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Internet, Networking, and Wireless Discussion of networking, internet, and wireless including Apple's Airport products.

Airport: G with N?


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TheInvsbleMan

 
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This is more of a general networking question but I am focused on getting the airport extreme base station. I was told by somebody that if one laptop is running G on a network then the whole thing has to run as G and not N. I have a MBP and would love to run at N, but my dad uses and older laptop and would need to run at G, is there any way to run them simultaneously? will it do it automatically? or is this not possible? I am going to school for networking so I understand all the tech talk, we just haven't covered much wireless. Thanks in advanced.
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Kash

 
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There are only two benefits to a N router, speed and range. Speed is onky applicable to the transfer speeds between computers on the network as there aren't many ISPs that offer speeds that can't be handled by current G routers. So unless you have another computer with 802.11n or an AppleTV, you won't benefit from the speed improvements as any transfers between yours and your dad's computer will be limited to G speeds.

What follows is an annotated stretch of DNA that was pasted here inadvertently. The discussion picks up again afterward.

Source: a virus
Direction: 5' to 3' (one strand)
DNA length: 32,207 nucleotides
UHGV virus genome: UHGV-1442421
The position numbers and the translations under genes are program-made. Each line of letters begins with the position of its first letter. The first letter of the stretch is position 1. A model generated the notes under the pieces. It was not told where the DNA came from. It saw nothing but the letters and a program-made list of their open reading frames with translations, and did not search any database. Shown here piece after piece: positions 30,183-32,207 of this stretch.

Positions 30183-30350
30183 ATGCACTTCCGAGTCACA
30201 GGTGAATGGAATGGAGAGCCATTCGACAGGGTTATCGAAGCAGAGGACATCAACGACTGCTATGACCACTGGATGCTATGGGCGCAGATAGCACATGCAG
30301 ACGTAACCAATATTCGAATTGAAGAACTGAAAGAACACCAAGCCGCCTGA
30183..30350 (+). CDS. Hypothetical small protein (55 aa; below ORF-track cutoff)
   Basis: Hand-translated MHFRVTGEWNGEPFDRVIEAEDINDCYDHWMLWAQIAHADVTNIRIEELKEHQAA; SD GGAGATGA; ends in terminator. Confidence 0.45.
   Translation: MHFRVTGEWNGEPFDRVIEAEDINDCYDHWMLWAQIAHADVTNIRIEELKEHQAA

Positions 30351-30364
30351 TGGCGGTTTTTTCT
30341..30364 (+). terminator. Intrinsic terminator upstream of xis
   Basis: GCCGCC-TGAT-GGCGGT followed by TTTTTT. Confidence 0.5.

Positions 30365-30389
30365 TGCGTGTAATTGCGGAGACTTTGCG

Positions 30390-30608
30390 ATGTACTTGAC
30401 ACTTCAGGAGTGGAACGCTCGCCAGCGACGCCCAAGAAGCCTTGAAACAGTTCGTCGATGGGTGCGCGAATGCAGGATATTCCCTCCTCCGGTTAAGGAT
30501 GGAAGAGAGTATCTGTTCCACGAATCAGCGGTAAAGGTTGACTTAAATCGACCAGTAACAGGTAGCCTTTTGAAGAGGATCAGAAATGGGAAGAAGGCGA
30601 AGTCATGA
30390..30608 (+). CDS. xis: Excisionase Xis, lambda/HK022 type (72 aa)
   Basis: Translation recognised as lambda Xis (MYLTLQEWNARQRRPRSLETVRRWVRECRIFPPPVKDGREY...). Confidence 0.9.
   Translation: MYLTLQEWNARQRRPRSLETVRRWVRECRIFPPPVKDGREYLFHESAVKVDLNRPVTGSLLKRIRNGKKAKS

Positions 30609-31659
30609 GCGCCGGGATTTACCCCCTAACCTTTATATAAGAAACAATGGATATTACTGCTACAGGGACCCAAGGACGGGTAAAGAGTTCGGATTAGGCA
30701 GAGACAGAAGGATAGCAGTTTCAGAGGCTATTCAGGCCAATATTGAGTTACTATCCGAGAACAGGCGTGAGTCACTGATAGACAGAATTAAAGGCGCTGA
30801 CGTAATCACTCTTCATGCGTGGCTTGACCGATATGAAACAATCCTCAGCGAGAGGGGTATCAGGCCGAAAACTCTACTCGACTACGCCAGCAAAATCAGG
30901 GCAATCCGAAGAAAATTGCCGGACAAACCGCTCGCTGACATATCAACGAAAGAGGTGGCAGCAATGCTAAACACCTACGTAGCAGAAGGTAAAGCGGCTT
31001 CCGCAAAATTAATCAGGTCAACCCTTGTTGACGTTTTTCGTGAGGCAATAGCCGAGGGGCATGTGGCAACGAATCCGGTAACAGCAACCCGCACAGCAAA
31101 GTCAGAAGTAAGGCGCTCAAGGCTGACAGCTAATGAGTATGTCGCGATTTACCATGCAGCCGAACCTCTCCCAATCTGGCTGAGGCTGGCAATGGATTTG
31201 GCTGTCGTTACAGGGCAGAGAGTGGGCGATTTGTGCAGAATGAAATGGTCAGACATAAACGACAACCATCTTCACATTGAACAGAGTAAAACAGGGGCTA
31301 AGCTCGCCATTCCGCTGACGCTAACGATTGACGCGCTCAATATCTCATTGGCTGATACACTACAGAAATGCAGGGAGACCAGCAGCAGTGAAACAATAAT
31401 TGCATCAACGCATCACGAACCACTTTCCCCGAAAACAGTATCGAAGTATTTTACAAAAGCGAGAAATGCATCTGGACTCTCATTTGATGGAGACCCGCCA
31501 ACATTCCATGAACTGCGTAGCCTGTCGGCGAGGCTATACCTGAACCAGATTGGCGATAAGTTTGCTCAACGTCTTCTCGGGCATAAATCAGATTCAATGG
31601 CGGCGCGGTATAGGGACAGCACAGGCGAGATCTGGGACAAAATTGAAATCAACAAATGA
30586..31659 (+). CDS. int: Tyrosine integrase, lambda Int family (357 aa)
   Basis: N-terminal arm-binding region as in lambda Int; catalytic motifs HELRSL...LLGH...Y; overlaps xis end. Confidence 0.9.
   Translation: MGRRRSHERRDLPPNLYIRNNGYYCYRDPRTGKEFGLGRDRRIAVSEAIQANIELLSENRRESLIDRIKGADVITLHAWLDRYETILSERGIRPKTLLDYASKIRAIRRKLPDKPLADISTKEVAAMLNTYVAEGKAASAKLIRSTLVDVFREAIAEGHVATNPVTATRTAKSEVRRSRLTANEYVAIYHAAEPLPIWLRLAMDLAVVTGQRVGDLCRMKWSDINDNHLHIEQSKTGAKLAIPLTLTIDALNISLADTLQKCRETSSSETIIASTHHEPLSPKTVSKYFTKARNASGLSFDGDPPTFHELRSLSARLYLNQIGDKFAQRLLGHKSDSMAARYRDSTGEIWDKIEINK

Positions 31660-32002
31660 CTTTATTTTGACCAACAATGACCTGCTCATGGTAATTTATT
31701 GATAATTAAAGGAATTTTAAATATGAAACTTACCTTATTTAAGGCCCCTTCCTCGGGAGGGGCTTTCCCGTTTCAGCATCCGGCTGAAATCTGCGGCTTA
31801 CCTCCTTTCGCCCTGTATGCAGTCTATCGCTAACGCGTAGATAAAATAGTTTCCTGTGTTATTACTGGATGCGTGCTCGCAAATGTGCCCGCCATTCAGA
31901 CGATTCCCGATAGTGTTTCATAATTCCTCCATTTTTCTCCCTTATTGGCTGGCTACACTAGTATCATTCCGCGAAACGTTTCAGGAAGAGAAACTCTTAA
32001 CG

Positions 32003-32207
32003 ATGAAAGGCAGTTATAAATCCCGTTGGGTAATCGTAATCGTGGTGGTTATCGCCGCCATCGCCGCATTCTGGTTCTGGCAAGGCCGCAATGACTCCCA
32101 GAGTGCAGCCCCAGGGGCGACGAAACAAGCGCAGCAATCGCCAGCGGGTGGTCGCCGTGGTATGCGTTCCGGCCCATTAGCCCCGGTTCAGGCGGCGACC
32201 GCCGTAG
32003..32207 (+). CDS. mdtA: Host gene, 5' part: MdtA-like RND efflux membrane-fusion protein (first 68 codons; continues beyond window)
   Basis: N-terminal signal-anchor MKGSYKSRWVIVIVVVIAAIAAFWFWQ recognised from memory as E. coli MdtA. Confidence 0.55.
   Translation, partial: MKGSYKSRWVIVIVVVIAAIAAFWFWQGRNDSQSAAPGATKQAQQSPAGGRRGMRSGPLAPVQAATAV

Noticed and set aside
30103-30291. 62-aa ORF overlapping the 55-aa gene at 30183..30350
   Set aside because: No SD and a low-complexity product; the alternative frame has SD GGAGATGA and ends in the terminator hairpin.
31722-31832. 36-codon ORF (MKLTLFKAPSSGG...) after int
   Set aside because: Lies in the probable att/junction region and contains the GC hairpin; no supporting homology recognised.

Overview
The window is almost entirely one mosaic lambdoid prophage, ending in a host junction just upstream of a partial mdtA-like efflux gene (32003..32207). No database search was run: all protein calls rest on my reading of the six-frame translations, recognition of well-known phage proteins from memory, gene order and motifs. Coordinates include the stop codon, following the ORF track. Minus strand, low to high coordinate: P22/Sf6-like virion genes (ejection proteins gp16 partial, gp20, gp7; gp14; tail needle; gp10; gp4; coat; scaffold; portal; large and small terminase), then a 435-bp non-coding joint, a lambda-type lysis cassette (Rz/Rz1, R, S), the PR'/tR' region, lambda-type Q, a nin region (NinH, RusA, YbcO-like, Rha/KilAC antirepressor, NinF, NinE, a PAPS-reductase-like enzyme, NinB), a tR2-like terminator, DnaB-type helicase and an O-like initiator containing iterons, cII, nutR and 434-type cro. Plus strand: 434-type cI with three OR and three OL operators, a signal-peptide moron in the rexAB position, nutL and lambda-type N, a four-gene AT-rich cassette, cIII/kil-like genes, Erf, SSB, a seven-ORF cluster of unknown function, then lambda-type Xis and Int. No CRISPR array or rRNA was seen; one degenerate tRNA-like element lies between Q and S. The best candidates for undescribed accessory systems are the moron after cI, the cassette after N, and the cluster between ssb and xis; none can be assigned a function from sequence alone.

However, if you are experiencing any dead spots or low signal, both computers will benefit from the increased range. Though to be honest, you could spend less money on a range extender if that's the only benefit you will be deriving from the airport extreme.


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TheInvsbleMan

 
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thanks Kash and yes i understand that it only affects LAN speed i am looking for more range though that was the main point. also the ability to share a hard drive by connecting it right to the router. which i would also benefit from having the N speed. im just wondering that if i am using it at an N speed and my dad is lets say just browsing online at G speed will it reduce mine to the G speed as well? or can i run at N
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Kash

 
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Like I said, the speed is only reduced when transferring files between computers with two different speeds. Your Internet speeds are going to remain unaffected because the chances of you having anything faster than a 54Mbps connection are slim to none.


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TheInvsbleMan

 
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Yea exactly thanks Kash, I guess somebody must have just given me the wrong information. They had me thinking that A,B,G, and N were actually separate routing protocols and the router could only run one at a time. But you cleared that up for me. thanks.
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